That's a fine change, but you shouldn't remove the code that checks the inputs. TypeScript makes pragmatic assumptions so that, even when there are no type errors, a variable's value may not correspond to its type.
If you're not convinced ( or you're a fan of TS trivia :):
- Shape facts defines a function that returns a number, except when an attacker abuses it to load arbitrary code.
- Type confusion defines a "trusted" type class, but TypeScript doesn't catch type violations.
- “A very simple piece of code” invites you to try to figure out how to attack a piece of JS that is still vulnerable when types are added.
I used XSS throughout as an example of a security problem since developers are familiar with it, but some might say
Why should I worry about XSS? I use a strong Content-Security-Policy.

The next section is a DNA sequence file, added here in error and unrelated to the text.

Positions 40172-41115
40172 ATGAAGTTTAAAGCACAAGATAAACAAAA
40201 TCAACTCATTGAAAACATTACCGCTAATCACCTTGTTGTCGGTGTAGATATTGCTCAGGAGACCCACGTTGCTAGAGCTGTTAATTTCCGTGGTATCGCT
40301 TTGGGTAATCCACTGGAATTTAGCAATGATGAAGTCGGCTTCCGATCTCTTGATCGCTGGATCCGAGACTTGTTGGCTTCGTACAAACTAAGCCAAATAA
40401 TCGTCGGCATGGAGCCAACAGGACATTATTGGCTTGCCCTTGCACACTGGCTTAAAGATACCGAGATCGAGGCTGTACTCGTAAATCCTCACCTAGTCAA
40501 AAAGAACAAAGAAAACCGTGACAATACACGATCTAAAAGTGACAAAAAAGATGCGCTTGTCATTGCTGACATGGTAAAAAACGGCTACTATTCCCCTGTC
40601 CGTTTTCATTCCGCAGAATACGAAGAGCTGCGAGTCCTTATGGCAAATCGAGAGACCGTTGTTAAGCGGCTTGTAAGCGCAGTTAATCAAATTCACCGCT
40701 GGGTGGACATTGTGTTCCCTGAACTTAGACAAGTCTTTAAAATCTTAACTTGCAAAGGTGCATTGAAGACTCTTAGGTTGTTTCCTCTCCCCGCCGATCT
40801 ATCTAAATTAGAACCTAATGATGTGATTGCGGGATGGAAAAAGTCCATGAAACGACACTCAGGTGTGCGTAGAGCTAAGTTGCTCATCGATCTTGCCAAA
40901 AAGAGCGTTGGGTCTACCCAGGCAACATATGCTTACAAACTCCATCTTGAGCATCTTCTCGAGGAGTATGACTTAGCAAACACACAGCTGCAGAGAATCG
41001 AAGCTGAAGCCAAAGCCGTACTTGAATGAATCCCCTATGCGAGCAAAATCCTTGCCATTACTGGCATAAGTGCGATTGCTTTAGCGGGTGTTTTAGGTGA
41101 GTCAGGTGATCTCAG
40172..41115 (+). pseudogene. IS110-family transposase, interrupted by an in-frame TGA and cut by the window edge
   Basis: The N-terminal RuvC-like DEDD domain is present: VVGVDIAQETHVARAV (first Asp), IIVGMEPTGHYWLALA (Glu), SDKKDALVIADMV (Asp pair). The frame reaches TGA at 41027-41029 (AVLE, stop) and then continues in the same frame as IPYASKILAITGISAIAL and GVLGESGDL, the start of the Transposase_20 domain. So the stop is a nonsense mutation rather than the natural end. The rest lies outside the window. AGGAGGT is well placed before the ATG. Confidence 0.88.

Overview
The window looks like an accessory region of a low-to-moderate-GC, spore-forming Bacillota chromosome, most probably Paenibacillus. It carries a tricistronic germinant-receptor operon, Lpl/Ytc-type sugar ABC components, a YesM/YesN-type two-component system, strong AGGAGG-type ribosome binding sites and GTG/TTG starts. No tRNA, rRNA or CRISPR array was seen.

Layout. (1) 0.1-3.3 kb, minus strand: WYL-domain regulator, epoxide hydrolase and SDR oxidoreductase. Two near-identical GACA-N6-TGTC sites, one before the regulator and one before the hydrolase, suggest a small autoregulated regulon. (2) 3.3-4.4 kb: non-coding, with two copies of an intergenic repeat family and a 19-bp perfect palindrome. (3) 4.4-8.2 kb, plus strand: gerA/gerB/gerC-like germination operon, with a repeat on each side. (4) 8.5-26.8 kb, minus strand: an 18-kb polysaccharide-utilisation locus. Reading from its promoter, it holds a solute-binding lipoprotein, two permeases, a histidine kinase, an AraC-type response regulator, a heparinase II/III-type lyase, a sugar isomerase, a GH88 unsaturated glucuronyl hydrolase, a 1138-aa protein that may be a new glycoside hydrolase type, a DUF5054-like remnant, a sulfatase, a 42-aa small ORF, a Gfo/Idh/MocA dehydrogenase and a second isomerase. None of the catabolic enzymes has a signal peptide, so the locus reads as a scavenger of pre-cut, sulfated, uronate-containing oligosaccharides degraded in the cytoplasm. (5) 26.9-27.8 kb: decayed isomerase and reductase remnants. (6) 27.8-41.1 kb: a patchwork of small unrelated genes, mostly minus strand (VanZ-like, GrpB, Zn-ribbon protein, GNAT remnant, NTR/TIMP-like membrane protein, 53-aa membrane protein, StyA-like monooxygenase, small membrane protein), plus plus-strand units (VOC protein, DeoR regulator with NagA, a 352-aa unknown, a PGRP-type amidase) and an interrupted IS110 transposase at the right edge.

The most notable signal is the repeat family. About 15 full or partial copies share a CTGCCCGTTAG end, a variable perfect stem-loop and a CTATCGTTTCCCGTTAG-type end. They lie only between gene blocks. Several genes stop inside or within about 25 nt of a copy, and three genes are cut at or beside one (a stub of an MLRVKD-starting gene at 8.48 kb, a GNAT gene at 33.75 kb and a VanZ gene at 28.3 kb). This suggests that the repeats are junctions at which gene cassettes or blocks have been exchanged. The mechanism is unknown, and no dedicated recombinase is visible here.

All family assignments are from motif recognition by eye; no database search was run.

I wouldn't say "I'm wearing a hardhat so I don't need safety goggles." When you layer defenses, in this case Content-Security-Policy and safe coding practices, an attacker has to bypass both to affect your users.
Ask for help
Computer security is its own field with its own weighty textbooks, so don't expect to learn everything.
We security hat wearers may seem a tad paranoid, but we're really friendly people, so don't hesitate to reach out.
There are plenty of places to find help. For example:
If there's any that you found particularly helpful, mention them in the comments.
Finally, if you do want to try on a security hat, "Puzzling towards security" is a video series where I present a series of JS related capture-the-flag style puzzles, and I'm inviting attackers to test a hardened Node.js stack.
Thanks for reading :)